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Pathways to God - one or many ? spiritual wisdom logo

mountain pathIt is a characteristic of our human nature that we often think that only we have the right view about something and everyone else is wrong. This happens with all sorts of everyday issues. We form an opinion and remain unprepared to listen to any alternative views even when it seems obvious that we may be wrong. But this narrow minded and blinkered view of life can also be present in our religious thinking as well. We tend to hold on to our particular religious views of life so strongly that we put little value on what others believe or in the worst case become openly hostile to their way of thinking and living.

History is full of the awful effects of such short sightedness. There has been and continues to be war and violence and hatred between people of different faiths and indeed within the major faith groupings. So we have seen Christian fighting Christian and Muslim fighting Muslim as well as fighting each other, just because each group is adamant that their way is the only way. Salvation, it seems, is limited to just one very narrow pathway to God. But is this a correct view of the spiritual life we all share?

All religions are concerned with enabling and encouraging their followers to come closer to their God through living according to what their faith teaches. The result is an abundance of pathways to God, from the prayerful and contemplative life of a solitary monk in the mountains of Tibet, to a life dedicated to caring for others whatever their circumstances in the streets of a Latin American city. And this concept is not limited to those who believe in God. Many other people adopt ways of living where they are enabled and encouraged to live in a particular way to the benefit of others and themselves. So is one belief system right and another wrong? Is there only one set of teachings that form the pathway to God and every other way will come to a dead end? Well for centuries Christians have acted as though the answer to these questions was yes! Different doctrines have been supported by different interpretations of what the Bible says and the “I am right but you are wrong” mentality has been adopted on every side. Let’s take a look at how this can arise.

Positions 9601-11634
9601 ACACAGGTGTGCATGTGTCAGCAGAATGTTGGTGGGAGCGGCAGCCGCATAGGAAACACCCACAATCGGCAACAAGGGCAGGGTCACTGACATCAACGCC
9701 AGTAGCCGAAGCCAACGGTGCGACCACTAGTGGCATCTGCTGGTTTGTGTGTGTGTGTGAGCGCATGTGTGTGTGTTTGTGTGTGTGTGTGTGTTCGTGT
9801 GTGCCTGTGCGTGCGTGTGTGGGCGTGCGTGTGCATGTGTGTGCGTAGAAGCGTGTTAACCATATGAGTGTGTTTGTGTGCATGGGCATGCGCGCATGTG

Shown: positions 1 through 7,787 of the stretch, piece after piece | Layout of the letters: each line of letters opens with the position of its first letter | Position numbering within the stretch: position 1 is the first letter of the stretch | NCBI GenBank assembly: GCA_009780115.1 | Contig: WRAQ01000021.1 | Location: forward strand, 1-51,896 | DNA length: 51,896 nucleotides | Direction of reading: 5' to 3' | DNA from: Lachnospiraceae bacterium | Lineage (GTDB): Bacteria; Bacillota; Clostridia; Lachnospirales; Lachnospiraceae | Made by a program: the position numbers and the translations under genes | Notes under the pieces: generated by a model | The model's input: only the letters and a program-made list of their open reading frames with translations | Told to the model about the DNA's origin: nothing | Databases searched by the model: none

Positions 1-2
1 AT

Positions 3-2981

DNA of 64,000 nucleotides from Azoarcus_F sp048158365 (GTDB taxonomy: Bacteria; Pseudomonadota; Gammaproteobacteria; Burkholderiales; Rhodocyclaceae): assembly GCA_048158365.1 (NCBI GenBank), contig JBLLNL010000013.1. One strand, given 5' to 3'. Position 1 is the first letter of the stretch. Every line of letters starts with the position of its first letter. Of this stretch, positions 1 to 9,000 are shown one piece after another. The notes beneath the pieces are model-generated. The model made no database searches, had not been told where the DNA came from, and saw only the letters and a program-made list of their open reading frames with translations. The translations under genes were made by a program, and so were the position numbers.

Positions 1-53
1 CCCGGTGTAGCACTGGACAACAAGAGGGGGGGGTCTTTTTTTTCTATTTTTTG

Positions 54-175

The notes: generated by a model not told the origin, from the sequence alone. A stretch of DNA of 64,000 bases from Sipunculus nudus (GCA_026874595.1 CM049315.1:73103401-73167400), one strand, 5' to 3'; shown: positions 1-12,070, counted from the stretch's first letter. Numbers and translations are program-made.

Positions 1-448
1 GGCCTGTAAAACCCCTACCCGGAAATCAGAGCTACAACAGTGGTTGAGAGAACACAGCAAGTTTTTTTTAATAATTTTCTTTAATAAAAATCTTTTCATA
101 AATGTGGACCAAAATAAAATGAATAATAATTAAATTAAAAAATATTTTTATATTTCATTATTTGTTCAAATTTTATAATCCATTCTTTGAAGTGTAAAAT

In the Bible we can find these words from the gospel of John:

Jesus said to him, “I am the way, and the truth, and the life. No one comes to the Father except through me”. 

Many Christians have clearly taken the words “No one comes to the Father except through me” as meaning exactly what they literally say – that the only pathway to God (the Father) is through faith in Jesus Christ. This then implies that there are no other valid pathways to God, whether Hindu, Muslim, Sikh or whatever. Presumably this is one factor that has driven Christians over the centuries to seek to convert people away from their traditional beliefs to Christianity because it was seen as the only path to salvation. Can this really be what loving and compassionate Jesus meant?

Picture for a moment a wonderful mountain towering in front of you with its peak in the clouds. There are many pathways to the top all starting from different directions. Some of the pathways are very steep and rugged but are really the shorter routes to the top. Other pathways take slow meandering routes back and forth making the climb an easy one but very long. Some pathways take you by steep rocky precipices others take you past mountain lakes. But whichever pathway you are able to take it can lead you eventually to the top. Could this be a perfect picture of the many pathways to God? Faith takes many forms and leads us from many different directions but true pathways to God all have one thing in common, they are on the same mountain. And what is this mountain – surely it is the love we have for others that binds us together and ultimately brings us closer to God, whatever the pathway we may tread. Is this not true spiritual wisdom?

Should we not begin to see Jesus’ words “No one comes to the Father except through me” in a different light. What characterises Jesus is his unconditional love for others and his compassion for those in need. Whatever our faith, or indeed if we have no faith, it is through building a character of loving compassion for others that we come to the Father(God) and in no other way.

Our world is a world of immense variety where even with billions of people no two are completely the same. How we think about life and what pathway of faith we follow will vary enormously but in seeking to grow spiritually towards the source of our life and love we all have one thing in common – the need to climb the mountain of love for others.

It is very common for those who have adopted an opinion regarding any truth of faith to sit in judgement on others and to say that they cannot be saved unless their beliefs coincide with their own - a judgement which the Lord has forbidden, in Matthew 7: 1-2. Yet from much experience I have been led to know that members of every religion are saved provided that they have received through a life of love for others remnants of good and appearances of truth.

Emanuel Swedenborg in Arcana Caelestia 2284


In any way that men love me, in that same way they find my love: for many are the paths of men, but they all in the end come to me.

Krsihna, Bhagavad Gita 4:11


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